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Feds’ tree-planting program faces hurdles, with many questions left unanswered, say experts

By Aidan Chamandy      

'Just planting the trees isn’t enough, they have to be looked after, particularly in urban situations,' says UBC professor John Innes. 'A lot of the effectiveness of this program will be dependent on the aftercare.'

Environment and Climate Change Minister Jonathan Wilkinson, along with Prime Minster Justin Trudeau and now Infrastructure Minister Catherine McKenna, is pictured announcing the government’s plan to reach carbon net-zero by 2050 at Ottawa's Ornamental Gardens on Nov. 19. A 2019 study led by Thomas Crowther in Zurich claimed that an additional 500-billion trees could remove two-thirds of all carbon produced since the industrial revolution. The Hill Times photograph by Andrew Meade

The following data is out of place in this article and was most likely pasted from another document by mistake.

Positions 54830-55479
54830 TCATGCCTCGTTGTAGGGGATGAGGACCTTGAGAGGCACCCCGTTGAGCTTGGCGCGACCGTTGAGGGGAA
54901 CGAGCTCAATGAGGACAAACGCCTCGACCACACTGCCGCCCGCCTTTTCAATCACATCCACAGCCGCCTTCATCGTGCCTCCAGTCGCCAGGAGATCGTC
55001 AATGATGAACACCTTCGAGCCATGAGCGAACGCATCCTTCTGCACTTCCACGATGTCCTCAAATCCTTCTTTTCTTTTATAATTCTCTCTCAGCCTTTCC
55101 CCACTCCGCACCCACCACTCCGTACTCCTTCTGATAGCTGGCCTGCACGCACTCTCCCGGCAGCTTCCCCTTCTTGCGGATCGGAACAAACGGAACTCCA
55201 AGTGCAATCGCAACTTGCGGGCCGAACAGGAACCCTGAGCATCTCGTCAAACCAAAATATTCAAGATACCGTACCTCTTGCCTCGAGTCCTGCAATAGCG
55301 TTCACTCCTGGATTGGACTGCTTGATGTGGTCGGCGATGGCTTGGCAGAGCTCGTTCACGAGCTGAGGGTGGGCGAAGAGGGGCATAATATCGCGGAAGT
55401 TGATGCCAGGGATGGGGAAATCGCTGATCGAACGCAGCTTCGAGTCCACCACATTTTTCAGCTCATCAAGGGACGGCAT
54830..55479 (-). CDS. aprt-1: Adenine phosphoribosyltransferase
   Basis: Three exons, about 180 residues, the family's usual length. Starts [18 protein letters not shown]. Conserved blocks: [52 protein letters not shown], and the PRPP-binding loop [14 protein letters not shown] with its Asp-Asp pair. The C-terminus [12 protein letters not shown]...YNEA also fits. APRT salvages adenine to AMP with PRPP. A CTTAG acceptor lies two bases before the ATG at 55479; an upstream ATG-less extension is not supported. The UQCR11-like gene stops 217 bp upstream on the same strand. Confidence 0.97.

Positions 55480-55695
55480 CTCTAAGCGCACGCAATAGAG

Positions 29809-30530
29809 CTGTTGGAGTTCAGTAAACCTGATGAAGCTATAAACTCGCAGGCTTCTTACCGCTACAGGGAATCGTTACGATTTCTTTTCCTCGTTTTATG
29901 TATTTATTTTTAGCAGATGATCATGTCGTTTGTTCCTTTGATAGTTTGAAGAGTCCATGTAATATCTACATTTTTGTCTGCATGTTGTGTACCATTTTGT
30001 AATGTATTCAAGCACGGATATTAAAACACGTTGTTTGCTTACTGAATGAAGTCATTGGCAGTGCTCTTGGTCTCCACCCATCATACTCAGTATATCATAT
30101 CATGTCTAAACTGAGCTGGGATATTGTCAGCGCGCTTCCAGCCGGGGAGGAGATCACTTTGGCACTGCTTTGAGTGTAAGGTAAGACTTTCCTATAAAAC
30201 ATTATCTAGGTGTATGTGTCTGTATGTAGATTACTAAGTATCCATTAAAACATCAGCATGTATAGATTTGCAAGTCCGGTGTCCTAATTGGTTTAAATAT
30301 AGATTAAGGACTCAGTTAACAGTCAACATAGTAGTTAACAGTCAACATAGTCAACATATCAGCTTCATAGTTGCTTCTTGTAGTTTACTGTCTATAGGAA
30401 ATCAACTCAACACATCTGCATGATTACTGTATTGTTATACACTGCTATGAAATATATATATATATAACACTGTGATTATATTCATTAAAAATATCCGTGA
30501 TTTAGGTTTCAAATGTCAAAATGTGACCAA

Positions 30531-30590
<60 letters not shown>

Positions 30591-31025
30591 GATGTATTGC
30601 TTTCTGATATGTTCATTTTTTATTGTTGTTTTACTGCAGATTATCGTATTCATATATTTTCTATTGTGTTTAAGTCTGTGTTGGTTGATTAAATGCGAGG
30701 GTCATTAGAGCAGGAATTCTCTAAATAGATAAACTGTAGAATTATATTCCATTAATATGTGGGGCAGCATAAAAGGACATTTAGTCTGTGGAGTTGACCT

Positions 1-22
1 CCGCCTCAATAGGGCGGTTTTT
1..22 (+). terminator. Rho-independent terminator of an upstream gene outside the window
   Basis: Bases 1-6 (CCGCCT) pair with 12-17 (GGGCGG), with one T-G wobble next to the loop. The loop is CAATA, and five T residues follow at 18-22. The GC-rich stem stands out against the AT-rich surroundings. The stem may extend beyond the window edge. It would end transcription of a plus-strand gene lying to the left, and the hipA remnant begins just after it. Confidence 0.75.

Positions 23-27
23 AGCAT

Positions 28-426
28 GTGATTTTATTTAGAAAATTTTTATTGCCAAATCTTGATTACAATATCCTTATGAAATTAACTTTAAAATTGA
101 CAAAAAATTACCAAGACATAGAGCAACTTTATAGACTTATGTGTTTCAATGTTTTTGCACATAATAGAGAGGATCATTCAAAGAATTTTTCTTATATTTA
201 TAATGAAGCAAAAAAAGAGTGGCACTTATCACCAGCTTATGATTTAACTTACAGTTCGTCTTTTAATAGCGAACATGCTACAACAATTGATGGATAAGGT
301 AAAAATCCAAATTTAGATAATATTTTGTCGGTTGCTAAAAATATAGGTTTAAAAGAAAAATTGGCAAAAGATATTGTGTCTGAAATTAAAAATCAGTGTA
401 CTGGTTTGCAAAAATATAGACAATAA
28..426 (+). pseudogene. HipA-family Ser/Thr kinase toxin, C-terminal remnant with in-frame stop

The government’s recent fall economic statement provided the first official costing of its pledge to plant two billion trees by 2030, pegged at $3.2-billion, a promise experts warn will face big ecological and logistical hurdles given the short timeframe. 

Aidan Chamandy

Aidan Chamandy is a reporter covering federal policy and parties for The Hill Times.
- achamandy@hilltimes.com


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